U.S. Army Press Release By Spc. Matthew Foster July 11, 2019
PEARL CITY, Hawaii — “I am 95 years old,” said James Davis. “I am a World War II veteran, and I’m the last of my unit.”
Davis sat stoically in the chair, his head cocked to one side due to his poor hearing. His hands folded over the grip of his walking stick and his experienced eyes were surveying the room of Soldiers and the distinguished guests in attendance who had come to hear him speak.
Davis spoke confidently, not fazed by Maj. Gen. Arthur “Joe” Logan, Hawaii State, Adjutant General and Brigadier General Kenneth Hara, Hawaii State, Deputy Adjutant General, and along with the Senior Enlisted Leader Command Sgt. Maj. Dana Wingad who attended to hear Davis speak.
“I was in one of the first ten firefighting units created,” Davis said. “We were one of four units to deploy overseas to Africa. I made the landing on D-Day plus one on the southern French coast, but not Normandy.”
Davis, a Firefighter Historian, and last surviving member of the 1204th Army Engineer Firefighting Platoon, had come to the Hawaii Army National Guard’s 103rd Troop Command Armory in Pearl City, Hawaii to provide a professional development seminar to the 297th Engineer Fire Fighting Team. Davis became the Historian of his unit 30 years ago.
“I was born blind in one eye,” Davis said. “So, I figured the Army wouldn’t want me. But I registered with the selective service as was required by law. A few months later, the Army said, ‘We want you!'” The room laughed, as Davis chuckled.
Davis entered the United States Army as a selective service limited service inductee early of 1943. Due to his limitations, Davis was not permitted to deploy into combat.
Davis did not initially serve as a firefighter for the Army.
“I started in another Corps,” Davis said. “The Army came looking for people like me that had had experience in wild land fires. Which I had had from the National Park Service. There weren’t many with firefighting experience. We had some training and some the job training. That was typically how we learned how to fight fires, ‘OJT.’ Between the end of World War I and December 7, 1941 there was no class of Army firefighter, they didn’t exist.”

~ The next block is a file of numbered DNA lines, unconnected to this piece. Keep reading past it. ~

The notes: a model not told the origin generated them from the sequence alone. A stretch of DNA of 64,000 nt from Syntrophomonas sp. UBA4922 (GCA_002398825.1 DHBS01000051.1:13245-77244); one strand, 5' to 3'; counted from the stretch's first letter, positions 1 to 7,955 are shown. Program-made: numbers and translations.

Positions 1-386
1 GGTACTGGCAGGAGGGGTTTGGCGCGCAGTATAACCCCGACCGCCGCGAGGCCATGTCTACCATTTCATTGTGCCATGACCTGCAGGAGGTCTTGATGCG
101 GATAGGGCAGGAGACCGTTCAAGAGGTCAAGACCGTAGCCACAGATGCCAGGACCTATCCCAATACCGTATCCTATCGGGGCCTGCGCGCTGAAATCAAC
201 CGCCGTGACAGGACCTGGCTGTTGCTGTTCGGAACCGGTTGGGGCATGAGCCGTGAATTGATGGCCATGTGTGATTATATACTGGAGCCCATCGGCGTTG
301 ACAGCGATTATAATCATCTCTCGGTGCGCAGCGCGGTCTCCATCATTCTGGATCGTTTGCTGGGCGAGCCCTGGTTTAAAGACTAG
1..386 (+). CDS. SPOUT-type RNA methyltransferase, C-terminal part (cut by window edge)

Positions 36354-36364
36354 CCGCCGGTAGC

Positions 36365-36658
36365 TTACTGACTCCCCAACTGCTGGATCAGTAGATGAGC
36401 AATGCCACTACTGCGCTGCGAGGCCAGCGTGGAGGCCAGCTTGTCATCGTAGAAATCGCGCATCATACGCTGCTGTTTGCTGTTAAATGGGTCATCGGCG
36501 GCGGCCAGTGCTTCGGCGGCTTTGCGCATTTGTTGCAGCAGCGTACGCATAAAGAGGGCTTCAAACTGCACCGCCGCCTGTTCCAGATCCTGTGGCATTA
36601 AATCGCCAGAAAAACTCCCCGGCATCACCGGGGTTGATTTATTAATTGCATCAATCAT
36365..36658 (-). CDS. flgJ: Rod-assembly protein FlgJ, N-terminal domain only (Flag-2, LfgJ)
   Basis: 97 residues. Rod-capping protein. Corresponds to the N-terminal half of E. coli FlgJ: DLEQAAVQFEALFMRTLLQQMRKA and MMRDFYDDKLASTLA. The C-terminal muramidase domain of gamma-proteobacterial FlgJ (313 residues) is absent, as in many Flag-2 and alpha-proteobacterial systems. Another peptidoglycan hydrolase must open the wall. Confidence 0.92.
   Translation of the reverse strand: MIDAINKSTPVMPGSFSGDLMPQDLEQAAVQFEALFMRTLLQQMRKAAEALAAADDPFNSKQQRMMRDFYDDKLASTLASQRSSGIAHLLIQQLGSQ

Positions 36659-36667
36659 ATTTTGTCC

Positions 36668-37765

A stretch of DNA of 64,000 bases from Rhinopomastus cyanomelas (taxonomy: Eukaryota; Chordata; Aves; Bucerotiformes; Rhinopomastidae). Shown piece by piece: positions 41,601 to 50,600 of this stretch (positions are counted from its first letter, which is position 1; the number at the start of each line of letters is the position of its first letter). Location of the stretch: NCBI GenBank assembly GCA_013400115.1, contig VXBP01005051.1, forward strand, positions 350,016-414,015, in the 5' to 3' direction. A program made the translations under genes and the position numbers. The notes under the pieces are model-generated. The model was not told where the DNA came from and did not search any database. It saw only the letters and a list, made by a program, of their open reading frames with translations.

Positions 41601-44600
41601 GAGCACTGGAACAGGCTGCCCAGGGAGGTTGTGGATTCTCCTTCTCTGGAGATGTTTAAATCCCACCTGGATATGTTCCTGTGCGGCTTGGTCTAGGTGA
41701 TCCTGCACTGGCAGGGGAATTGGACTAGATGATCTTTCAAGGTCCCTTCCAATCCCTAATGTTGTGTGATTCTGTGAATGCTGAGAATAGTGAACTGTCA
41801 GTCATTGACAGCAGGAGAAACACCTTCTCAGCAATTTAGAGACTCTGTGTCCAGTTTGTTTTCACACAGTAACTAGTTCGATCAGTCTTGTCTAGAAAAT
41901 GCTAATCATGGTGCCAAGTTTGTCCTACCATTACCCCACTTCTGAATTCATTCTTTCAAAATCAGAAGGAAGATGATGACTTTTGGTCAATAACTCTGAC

Six months later, he was deployed to Noran, Algeria.
“One year later, I’m hitting the beach on D-Day plus one,” Davis said. “We are very proud of what we did, in many respects. We were by in large, selective service inductees with no fire experience.”
Davis would go on to tell the role of the Army firefighter during World War II.
“When we went to shore in France, we had 37 men and five fire trucks,” Davis said. “We had engineer firefighting platoons that fought anything that burned, military or civilian.”
The 1204th Army Engineer Firefighting Platoon served a number of roles from supporting engineering missions as well as supporting combat operations. They were able to utilize their equipment to accomplish missions that normal military equipment could not accomplish.
The Army firefighter was also called upon to directly support combat operations on the front lines of the war.
“When we went into the forward areas, we worked behind the artillery,” Davis said. “Because the adversary would be throwing incendiary rounds, trying to burn the guns out, and would set fire in the process.”
Davis’ history and connected to the lineage and the roots of the 297th FFT Command.
“He loves firefighting,” said Command Sgt. Maj. Thomas Odoardi, 103 Troop Command Sergeant Major. “He loved the job. He’s sharing that history with our guys, sharing their roots. In regards to professional development, it was an opportunity for our small firefighter group to learn from somebody who did it in World War II. It was amazing. We have such a diverse set of Military Occupational Specialties, anytime we can capture history from the past, especially from a veteran, it’s invaluable”
“We got to learn our history,” said Staff Sgt. Julius Fajotina, Readiness Non-Commissioned Officer for the 297th FFT. “I didn’t think firefighting went back to the Legions of Rome. Knowing where we came from and knowing what we equipment we have now, it’s amazing what firefighter Davis accomplished.”
Davis is the last surviving member of his unit and his story will continue on through the Soldiers of the 297th FFT.
“We did what we could, with what we had,” Davis said. “It wasn’t adequate, but we are proud of what we did.”
The National Museum of the United States Army displays the unique relationship between the U.S. Army and the National Park Service in the “Army & Society Gallery.” Additional displays about U.S. Army Engineers in combat in World War II can be found in the “Global War” Gallery.